O'Donnell: Could this be Theo Epstein's finale with Cubs?
THE IVY-TINGED TEA LEAVES, intermingled with the vine lines, are all there.
And it doesn't take a Madame Ruth -- you know that gypsy with the gold-capped tooth -- to strongly suspect that the 2019 season will be Theo Epstein's last as president of baseball operations for the Cubs.
Critical core: At age 45, Epstein is approaching the prime of his career. In MLB, he is universally acknowledged as being as good as it gets. So why should be continue to work for anyone else, especially an organization tearing at the seams on multiple imaging fronts above a roster era that could quite likely be arced out?
If he is not somewhere on the trolley toward becoming chairman and managing partner of another MLB team -- in a perfect scenario with a majority ownership stake -- he is doing himself, his professional ceiling and his family a disservice.
And intellectual omission has never been a fungo on any field of possibilities overseen by Theo Epstein.
In October 2011, as he was leaving the Red Sox for the Cubs, Epstein wrote an Op-Ed piece for The Boston Globe. In it, he said:
"Football legend Bill Walsh used to say that coaches and executives should seek change after 10 years with the same team. The theory is that both the individual and the organization benefit from a change after so much time together. The executive gets rebirth and the energy that comes with a new challenge; the organization gets a fresh perspective, and the chance for true change that comes with new leadership.
"This idea resonated with me."
The idea should. Especially when Epstein thinks about Joe Ricketts -- who has proved that rich doesn't necessarily mean savvy. Or when he deals with the social contrails of an Addison Russell, two years after the same regarding Aroldis Chapman. Or when he considers the potential Cub Nation gang-planking that could be engendered by the new Marquee Sports Network.
And the open endedness of Joe Maddon's future? Could it be that Epstein is simply allowing the window to hire to pass to his successor in the Cubs executive suite?
Oh yeah, but … he's in the middle of a five-year, $45 million contract extension announced in October, 2016. And everyone knows how sacred sports contracts at the executive / coach / manager levels are.
When's the last time one went to court to be enforced? In Chicago, was it back in 1966 when George Halas sued George Allen, won and then let his ace mastermind detail on out to the L.A. Rams anyway?
Epstein loves words. He undoubtedly is aware of Bill Veeck's enduring: "The fun is in building, not holding on with a team."
Epstein has built. Epstein has proved his genius travels. He killed the goat at Wrigley after shattering "The Curse" at Fenway.
The tea leaves say, "Soon." The Epstein family exchequer could say, "Gold, good, go."
The vine lines will always have 2016.
IT'S BLACK HISTORY MONTH, always a fine time to think about asking Jim Rose to lunch. But for those of the more elasticized mind, a superb watch is Netflix's current "The Two Killings of Sam Cooke."
The documentary centers on the tragi-starred pop music master, who was on his way to being Berry Gordy before Berry Gordy. All ended when Cooke, 33, was shot to death under most curious circumstances at a seedy Watts motel in December 1964.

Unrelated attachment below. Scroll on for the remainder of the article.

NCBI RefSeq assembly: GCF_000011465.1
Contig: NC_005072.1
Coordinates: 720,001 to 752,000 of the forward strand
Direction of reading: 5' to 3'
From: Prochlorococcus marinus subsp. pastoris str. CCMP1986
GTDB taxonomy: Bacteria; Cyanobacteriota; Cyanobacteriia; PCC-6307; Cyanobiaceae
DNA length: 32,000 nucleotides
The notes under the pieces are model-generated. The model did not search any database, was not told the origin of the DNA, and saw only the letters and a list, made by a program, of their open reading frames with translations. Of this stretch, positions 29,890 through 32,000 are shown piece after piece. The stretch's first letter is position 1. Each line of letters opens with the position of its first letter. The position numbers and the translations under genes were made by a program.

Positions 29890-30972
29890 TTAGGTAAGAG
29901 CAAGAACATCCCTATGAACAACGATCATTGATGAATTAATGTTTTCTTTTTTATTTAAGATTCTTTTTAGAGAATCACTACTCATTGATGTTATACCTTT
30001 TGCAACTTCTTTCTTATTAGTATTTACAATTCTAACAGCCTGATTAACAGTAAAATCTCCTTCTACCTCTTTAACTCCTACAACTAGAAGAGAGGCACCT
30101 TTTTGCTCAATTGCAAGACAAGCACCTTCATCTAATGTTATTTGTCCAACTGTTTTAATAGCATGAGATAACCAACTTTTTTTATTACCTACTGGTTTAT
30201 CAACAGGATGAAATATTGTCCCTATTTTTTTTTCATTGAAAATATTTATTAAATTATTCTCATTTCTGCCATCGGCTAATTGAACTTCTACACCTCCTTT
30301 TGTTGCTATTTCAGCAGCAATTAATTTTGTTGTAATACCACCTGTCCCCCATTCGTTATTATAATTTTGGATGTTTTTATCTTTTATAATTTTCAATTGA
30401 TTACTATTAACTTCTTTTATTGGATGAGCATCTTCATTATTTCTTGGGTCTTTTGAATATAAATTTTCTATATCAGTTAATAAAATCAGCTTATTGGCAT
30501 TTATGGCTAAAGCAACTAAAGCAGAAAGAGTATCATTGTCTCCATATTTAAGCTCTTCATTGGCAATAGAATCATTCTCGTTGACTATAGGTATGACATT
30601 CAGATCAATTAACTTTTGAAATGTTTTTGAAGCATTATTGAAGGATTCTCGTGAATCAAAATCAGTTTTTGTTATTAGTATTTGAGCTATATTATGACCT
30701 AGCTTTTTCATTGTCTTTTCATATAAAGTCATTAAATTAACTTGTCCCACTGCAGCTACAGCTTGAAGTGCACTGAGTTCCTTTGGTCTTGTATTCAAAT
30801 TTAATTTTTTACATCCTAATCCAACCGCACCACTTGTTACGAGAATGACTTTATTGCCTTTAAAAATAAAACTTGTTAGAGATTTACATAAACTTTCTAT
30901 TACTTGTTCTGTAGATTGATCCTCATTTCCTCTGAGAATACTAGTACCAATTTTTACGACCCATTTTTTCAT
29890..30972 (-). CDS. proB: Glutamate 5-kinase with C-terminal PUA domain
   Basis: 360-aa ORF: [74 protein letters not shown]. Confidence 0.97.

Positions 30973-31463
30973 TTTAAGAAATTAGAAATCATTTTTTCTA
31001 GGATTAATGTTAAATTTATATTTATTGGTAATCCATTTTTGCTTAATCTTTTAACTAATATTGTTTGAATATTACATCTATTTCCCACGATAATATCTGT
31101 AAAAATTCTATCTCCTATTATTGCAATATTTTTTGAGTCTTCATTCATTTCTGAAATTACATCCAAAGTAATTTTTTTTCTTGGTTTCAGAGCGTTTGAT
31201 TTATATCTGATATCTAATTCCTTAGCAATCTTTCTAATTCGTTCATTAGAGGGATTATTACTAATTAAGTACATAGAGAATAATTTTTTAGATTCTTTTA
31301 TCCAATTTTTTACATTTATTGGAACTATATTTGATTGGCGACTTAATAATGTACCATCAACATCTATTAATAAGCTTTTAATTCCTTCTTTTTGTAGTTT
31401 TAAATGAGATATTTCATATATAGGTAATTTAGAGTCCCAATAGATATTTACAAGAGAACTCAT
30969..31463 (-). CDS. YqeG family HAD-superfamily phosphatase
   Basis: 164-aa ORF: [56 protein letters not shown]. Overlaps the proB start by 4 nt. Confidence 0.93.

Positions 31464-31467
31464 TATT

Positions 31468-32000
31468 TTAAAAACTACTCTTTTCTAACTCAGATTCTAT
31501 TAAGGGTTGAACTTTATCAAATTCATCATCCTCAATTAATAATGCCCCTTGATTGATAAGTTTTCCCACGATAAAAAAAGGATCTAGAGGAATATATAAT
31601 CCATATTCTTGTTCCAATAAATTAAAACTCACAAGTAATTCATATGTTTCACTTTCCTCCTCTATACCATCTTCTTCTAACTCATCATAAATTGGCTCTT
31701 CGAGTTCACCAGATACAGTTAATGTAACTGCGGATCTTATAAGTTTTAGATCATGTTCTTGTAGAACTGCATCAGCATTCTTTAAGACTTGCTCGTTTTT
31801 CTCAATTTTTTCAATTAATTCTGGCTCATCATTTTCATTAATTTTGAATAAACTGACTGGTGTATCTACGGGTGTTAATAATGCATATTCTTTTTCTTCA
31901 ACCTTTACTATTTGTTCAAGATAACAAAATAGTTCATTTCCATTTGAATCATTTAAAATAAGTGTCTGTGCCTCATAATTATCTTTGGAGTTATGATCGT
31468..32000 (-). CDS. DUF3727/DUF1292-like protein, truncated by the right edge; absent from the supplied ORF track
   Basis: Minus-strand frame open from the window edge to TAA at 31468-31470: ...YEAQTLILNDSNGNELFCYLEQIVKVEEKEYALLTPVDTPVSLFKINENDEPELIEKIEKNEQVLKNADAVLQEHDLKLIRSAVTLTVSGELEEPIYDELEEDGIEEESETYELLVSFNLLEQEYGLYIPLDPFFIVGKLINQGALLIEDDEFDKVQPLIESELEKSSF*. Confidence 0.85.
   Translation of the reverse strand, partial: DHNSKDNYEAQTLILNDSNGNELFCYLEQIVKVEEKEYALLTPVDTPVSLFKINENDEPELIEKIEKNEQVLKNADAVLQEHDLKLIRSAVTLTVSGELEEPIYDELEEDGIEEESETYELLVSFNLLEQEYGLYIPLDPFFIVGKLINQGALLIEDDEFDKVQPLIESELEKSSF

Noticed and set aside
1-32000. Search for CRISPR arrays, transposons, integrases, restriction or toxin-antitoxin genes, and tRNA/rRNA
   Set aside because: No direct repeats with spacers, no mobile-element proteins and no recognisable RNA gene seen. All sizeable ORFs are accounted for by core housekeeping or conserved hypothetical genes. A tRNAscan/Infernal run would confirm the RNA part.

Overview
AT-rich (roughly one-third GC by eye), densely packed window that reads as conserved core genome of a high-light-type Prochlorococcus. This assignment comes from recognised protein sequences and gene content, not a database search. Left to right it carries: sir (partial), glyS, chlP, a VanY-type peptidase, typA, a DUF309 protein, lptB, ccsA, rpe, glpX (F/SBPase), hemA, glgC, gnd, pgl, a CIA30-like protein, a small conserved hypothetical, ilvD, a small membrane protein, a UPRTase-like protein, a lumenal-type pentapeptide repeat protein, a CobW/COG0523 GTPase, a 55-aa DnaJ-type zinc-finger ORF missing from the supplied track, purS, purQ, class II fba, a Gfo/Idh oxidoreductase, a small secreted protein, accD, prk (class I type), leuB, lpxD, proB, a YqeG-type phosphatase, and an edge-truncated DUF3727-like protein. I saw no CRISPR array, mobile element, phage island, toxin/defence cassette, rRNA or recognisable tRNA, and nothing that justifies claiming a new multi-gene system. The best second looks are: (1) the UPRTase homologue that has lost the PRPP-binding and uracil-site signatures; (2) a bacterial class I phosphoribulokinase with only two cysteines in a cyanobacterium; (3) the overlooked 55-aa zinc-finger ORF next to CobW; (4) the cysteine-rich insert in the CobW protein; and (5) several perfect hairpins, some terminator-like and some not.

A primary sports connection is Jim Brown -- who is among the keenly kinetic interviewees, seamlessly linking the archived to the contemporary to the what-could-have-been.
Brown touches upon an evening for the ages -- Feb. 25, 1964. That was when young Cassius Clay upset Sonny Liston for the world heavyweight championship.
Cooke had already recorded a single with Clay titled "The Gang's All Here" with plans for more (YouTube "sam cooke cassius clay"). According to Brown, after the bout, he, Cooke, the soon-to-be Muhammad Ali and Malcolm X celebrated into the night with conversation and vanilla ice cream in a room at a Miami Beach motel.
Within 12 months, both Cooke and Malcolm X would be shot dead.
STREET-BEATIN': Michael Jordan turns 56 Sunday (56!). Please send all birthday blackjack playing tips c/o The Charlotte Hit Me Group, 60023. … He might deny it for now, but Steve Dahl -- no casual sports fan during his 40-year run as a Chicago radio visionary -- is working on his autobiography. Biggest coho hurdle, according to some chums, is that The Stever is reaching out to fill in some blanks from his fog years. (Hey, those things happen.) … Nick Faldo of CBS spotlights Adam Hadwin as one to climb at this weekend's $7.4 million Genesis Open from Riviera Country Club in Pacific Palisades: "Steady, no fuss and a very good putter."… Zach Zaidman should be on the short list to replace Neil Funk as a Bulls gamecaster. The Zach-of-all-trades has become a crisp play-by-play man, almost the poor man's Jim Durham. … Scott Coles, a 34-year-old futures trader from Grayslake, won the $800,000 first prize at the $2.8 million National Horseplayers Championship in Las Vegas. Palatine's George Henning -- a master home enhancer and craftsman who is impossible to get an appointment with (unless you put his name in a sports & media column) -- finished a no-cashew 311th out of 668. … Reggie Miller will be front and center when TNT begins its three-night coverage of the NBA All-Star weekend at 8 p.m. Friday (game 6 p.m. Sunday). The lasered bombardier spoke to a core new-mill media reality when he quipped, "We all work for TMZ now."